Every investor in Northrop Grumman Corporation (NYSE:NOC) should be aware of the most powerful shareholder groups. Large companies usually have institutions as shareholders, and we usually see insiders owning shares in smaller companies. Companies that have been privatized tend to have low insider ownership.
Northrop Grumman has a market capitalization of US$61b, so it's too big to fly under the radar. We'd expect to see both institutions and retail investors owning a portion of the company. Taking a look at our data on the ownership groups (below), it's seems that institutional investors have bought into the company. Let's take a closer look to see what the different types of shareholder can tell us about NOC.
What Does The Institutional Ownership Tell Us About Northrop Grumman?
Many institutions measure their performance against an index that approximates the local market. So they usually pay more attention to companies that are included in major indices.
As you can see, institutional investors own 84% of Northrop Grumman. This can indicate that the company has a certain degree of credibility in the investment community. However, it is best to be wary of relying on the supposed validation that comes with institutional investors. They too, get it wrong sometimes. It is not uncommon to see a big share price drop if two large institutional investors try to sell out of a stock at the same time. So it is worth checking the past earnings trajectory of Northrop Grumman, (below). Of course, keep in mind that there are other factors to consider, too.
Since institutional investors own more than half the issued stock, the board will likely have to pay attention to their preferences. Hedge funds don't have many shares in Northrop Grumman. There are a reasonable number of analysts covering the stock, so it might be useful to find out their aggregate view on the future.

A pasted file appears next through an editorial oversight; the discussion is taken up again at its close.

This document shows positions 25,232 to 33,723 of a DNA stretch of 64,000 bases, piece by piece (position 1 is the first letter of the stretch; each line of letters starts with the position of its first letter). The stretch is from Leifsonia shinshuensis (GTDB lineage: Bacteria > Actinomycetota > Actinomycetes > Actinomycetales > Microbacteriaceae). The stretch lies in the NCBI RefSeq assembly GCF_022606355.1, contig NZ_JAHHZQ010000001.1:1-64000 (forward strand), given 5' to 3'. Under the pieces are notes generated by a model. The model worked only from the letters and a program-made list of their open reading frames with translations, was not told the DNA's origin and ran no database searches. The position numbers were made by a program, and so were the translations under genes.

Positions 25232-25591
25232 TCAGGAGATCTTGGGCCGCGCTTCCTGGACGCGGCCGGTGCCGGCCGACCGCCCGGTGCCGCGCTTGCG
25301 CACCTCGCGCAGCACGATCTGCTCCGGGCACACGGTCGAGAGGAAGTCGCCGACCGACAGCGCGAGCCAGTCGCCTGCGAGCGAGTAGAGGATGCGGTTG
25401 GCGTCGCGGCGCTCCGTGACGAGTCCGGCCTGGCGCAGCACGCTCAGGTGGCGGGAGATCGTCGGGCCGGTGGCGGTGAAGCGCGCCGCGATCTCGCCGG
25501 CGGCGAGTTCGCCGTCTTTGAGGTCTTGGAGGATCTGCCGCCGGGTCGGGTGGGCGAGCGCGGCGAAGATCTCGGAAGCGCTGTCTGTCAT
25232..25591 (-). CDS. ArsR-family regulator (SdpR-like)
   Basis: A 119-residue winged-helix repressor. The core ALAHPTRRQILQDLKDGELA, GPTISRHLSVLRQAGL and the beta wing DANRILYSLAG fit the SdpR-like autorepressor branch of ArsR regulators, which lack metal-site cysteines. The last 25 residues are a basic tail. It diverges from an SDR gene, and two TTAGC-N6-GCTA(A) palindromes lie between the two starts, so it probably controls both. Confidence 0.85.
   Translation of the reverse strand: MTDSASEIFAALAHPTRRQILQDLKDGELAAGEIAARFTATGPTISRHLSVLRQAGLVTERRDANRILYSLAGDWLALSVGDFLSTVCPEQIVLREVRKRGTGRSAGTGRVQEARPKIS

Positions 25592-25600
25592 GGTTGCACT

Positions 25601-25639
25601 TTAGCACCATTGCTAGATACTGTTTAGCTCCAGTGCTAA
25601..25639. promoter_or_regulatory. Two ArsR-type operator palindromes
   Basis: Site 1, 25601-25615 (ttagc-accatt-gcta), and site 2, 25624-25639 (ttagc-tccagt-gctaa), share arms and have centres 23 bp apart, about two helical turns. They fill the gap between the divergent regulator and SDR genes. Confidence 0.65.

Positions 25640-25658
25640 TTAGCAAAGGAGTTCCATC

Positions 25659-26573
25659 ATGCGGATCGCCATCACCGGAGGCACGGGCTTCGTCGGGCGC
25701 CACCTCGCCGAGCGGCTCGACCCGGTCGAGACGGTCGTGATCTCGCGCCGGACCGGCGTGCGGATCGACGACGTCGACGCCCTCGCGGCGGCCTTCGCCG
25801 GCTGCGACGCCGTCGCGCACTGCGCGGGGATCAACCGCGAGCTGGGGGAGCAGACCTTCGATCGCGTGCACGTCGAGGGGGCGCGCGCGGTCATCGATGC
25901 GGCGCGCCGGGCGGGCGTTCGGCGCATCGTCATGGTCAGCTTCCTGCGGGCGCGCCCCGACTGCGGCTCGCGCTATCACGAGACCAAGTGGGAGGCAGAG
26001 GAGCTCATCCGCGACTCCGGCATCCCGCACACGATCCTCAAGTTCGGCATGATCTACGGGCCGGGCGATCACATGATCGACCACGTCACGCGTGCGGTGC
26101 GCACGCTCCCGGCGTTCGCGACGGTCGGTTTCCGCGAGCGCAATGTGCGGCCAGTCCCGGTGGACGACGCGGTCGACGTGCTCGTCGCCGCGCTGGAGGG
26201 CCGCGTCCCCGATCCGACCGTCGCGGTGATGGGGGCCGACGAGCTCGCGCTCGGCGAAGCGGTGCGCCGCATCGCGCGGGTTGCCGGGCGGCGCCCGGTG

Insider Ownership Of Northrop Grumman
The definition of an insider can differ slightly between different countries, but members of the board of directors always count. Company management run the business, but the CEO will answer to the board, even if he or she is a member of it.
I generally consider insider ownership to be a good thing. However, on some occasions it makes it more difficult for other shareholders to hold the board accountable for decisions.
Our information suggests that Northrop Grumman Corporation insiders own under 1% of the company. As it is a large company, we'd only expect insiders to own a small percentage of it. But it's worth noting that they own US$245m worth of shares. It is good to see board members owning shares, but it might be worth checking if those insiders have been buying.
General Public Ownership
With a 16% ownership, the general public have some degree of sway over NOC. While this size of ownership may not be enough to sway a policy decision in their favour, they can still make a collective impact on company policies.
I find it very interesting to look at who exactly owns a company. But to truly gain insight, we need to consider other information, too.
I like to dive deeper into how a company has performed in the past. You can find historic revenue and earnings in this detailed graph.
If you are like me, you may want to think about whether this company will grow or shrink. Luckily, you can check this free report showing analyst forecasts for its future.
NB: Figures in this article are calculated using data from the last twelve months, which refer to the 12-month period ending on the last date of the month the financial statement is dated. This may not be consistent with full year annual report figures.
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